Mt. Fuji & Sakura Viewing: Maruyama Kouen (丸山公園) and Iwadono Castle (岩殿城) - Vikingess Voyages

Sunday, April 24, 2016

Mt. Fuji & Sakura Viewing: Maruyama Kouen (丸山公園) and Iwadono Castle (岩殿城)

From the Ootsuki Tourism Association
If you're visiting Japan during spring you’re probably keen to get a good look at the sakura, Japan's unofficial national flower. While the spots where you can view cherry blossoms in Tokyo usually are extremely crowded you can find many equally or more beautifully picturesque sakura spots in the areas close to the metropolis. And then again, as a tourist you might want to combine the view of the sakura with other things that are typical for Japan. If that is the case then I would recommend a trip to Yamanashi Prefecture to see Mt. Fuji from Mt. Iwadonosan.

From Ootsuki Station
Sakura in front of the Ootsuki Station
The city of Ootsuki (which literarily means "big moon") proclaim that they have the best spot in Japan to see Mt. Fuji, and at the Maruyama-koen park (丸山公園) on the Iwadonosan (岩殿山) mountain (also referred to as Iwadonoyama) you'll have an excellent view of both the sakura flowers and Mt. Fuji.
The Ootsuki station with Mt. Iwadonosan in the background
There are direct trains to Ootsuki running from Shinjuku for 2247 yen one way, and the trip only takes about 60 minutes. When you arrive at the Ootsuki station you go out the main exit and turn left. It is easy to locate Mt. Iwadonosan as you can spot the characters 岩殿山跡 on the mountain side.

After an approximately 10 minute walk you’ll get to a bridge on your left side taking you to a road going up Mt. Iwadonosan. 
Crossing the bridge going up to Mt. Iwadonosan
Fisherman underneath the bridge

After another couple of minutes you’ll find a path to your left going up to the Iwadono-jou Castle (岩殿城) where the Maruyama-kouen (丸山公園) park also is located.

A billboard proclaiming that Ootsuki is Japan's number one city to view Mt. Fuji
It should be easy to navigate, as you can see the mountain from the station and as mentioned there is also a huge board with 岩殿山城 written on it right below the castle itself. The total time from the station to the Maruyama-koen should take around 20 minutes.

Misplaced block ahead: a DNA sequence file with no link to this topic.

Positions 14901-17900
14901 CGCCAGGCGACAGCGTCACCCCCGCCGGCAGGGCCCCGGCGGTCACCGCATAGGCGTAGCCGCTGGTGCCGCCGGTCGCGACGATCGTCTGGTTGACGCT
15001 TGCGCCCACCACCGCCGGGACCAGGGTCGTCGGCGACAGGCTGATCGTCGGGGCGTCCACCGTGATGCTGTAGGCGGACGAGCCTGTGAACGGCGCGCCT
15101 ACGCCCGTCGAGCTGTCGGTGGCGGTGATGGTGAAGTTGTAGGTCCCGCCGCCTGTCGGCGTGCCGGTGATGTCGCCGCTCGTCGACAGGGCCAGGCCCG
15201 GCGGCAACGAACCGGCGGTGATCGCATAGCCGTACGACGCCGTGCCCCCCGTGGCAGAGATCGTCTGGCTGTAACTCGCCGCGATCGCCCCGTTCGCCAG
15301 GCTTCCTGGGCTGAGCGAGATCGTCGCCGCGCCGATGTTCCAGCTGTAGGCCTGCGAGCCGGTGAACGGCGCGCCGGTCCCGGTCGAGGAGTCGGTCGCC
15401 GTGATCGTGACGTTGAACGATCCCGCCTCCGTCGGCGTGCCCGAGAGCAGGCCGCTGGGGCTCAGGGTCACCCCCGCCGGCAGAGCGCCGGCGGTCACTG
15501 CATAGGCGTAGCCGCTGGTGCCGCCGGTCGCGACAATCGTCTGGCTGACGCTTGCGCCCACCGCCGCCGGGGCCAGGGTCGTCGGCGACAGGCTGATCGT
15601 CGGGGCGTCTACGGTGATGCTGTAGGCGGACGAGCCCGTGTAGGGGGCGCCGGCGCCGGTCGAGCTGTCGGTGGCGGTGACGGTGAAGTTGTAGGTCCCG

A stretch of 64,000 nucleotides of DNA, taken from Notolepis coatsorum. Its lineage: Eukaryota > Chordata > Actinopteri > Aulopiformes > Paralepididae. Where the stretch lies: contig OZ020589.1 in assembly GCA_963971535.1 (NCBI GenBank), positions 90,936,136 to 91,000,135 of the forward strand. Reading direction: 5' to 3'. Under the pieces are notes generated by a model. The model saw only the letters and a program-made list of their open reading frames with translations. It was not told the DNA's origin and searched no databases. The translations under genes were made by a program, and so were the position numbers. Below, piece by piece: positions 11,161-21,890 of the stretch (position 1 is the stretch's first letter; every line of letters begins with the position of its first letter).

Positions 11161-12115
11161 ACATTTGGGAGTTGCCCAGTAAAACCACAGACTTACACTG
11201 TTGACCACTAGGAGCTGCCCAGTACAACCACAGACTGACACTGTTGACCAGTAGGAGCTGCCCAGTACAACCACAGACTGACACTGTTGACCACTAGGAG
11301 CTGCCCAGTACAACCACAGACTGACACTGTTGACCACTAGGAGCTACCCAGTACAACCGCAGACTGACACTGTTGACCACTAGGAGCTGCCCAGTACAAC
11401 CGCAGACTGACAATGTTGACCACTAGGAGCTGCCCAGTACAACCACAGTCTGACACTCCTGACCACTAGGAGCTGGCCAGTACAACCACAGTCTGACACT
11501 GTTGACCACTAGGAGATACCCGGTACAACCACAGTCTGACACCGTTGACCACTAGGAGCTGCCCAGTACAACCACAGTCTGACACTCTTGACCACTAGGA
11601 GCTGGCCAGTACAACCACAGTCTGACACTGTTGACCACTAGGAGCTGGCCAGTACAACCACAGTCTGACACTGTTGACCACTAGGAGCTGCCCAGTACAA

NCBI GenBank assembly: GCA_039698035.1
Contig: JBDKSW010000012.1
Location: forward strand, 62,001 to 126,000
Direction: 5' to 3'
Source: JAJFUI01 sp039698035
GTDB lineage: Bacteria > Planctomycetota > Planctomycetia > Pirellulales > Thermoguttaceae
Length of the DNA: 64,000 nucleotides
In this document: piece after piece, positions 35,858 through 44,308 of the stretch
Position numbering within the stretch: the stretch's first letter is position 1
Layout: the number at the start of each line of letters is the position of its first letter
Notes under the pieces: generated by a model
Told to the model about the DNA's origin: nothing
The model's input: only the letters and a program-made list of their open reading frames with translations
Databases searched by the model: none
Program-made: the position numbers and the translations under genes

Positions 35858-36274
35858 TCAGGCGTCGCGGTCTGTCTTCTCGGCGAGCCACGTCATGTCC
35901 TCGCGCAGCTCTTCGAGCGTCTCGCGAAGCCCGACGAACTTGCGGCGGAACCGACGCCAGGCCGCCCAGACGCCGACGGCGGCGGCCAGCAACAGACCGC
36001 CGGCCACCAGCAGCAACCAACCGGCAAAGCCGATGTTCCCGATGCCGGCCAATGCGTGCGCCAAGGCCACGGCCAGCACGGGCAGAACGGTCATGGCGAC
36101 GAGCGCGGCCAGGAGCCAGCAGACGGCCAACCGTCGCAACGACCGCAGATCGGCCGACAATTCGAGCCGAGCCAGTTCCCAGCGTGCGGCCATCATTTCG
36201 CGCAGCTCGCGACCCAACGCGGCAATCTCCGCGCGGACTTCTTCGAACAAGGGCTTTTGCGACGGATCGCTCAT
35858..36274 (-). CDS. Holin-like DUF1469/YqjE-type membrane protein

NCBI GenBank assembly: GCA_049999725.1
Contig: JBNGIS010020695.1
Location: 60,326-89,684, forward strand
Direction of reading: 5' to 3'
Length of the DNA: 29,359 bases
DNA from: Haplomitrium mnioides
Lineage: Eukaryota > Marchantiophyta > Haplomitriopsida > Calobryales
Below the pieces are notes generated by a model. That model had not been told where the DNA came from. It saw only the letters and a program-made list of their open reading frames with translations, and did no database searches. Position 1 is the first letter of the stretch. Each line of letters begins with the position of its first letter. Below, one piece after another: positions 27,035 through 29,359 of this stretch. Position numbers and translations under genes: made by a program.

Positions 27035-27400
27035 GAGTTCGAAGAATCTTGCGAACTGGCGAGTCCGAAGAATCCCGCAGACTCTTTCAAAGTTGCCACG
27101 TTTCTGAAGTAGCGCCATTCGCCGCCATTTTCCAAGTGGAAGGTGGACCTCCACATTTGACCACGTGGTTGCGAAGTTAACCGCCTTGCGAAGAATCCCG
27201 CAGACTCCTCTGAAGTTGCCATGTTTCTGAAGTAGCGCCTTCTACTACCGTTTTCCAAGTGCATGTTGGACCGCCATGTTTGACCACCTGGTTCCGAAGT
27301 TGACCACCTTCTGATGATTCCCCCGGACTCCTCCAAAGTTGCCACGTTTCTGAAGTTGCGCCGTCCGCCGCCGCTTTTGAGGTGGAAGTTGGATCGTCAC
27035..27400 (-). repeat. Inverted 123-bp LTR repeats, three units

There were some people who had come to the castle grounds to do hanami underneath the cherry blossom trees, but all in all the number of people was quite low especially considering it was a weekend and the weather was good. If you want to enjoy the sight of Mt. Fuji along with the cherry blossoms this place is pretty much a hidden jewel! 

View of Mt. Fuji:

Unfortunately there was a thin layer of clouds covering the sky and decreasing the visibility of Mt. Fuji, but the view of Ootsuki from the castle grounds was still great.

The Iwadono Castle:

The Iwadono Castle was built in 1530, and has been used throughout history among other things as a base to protect the Edo/Musashi province. The view from the castle made it a great base for protection, and it was also used for smoke-signalling to deliver messages to nearby areas as a part of communications network.
There's a small museum inside the Iwadono Castle for those who might be interested. We didn't go into it, but if you enter the building you'll find the following stamp with motives Mt. Fuji and flowers on your left right before the ticket booth which you can use for free if you have any items with you that you want to decorate.
It is possible to combine the trip to the Maruyama Koen with a hike to the top of Mt. Iwadonosan. There are a number of optional trails you can take from there, making it a very nice day trip. After having relaxed a little while at the castle grounds we continued our hike to the top of Iwadonosan and followed a trail to the nearby Chigo-Otoshi, which I've written more about here for those interested.
Our hiking trail for the day

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Recommended Hotels close to Mt. Fuji

Hotel Kaneyamaen
Hotel Kaneyamaen
Fuji Royal Hotel Kawaguchiko
Fuji Royal Hotel Kawaguchiko
Kawaguchiko Country Cottage Ban
Kawaguchiko Country Cottage Ban

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About Anette
Anette came to Japan as an exchange student in 2010, met the love of her life and got stuck. From her base in Tokyo she writes about her experiences as a full-time worker in Tokyo and about her travels in Japan and abroad. She's a free-spirited adventurer who enjoys both the great outdoors and her urban lifestyle.

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About Me

Adventures ofAnette

A modern day shield-maiden who loves to explore the unbeaten paths of the world. From her base in Tokyo, Anette takes on both rural and urban challenges, and goes by the motto "No challenge too big, no adventure too small"!
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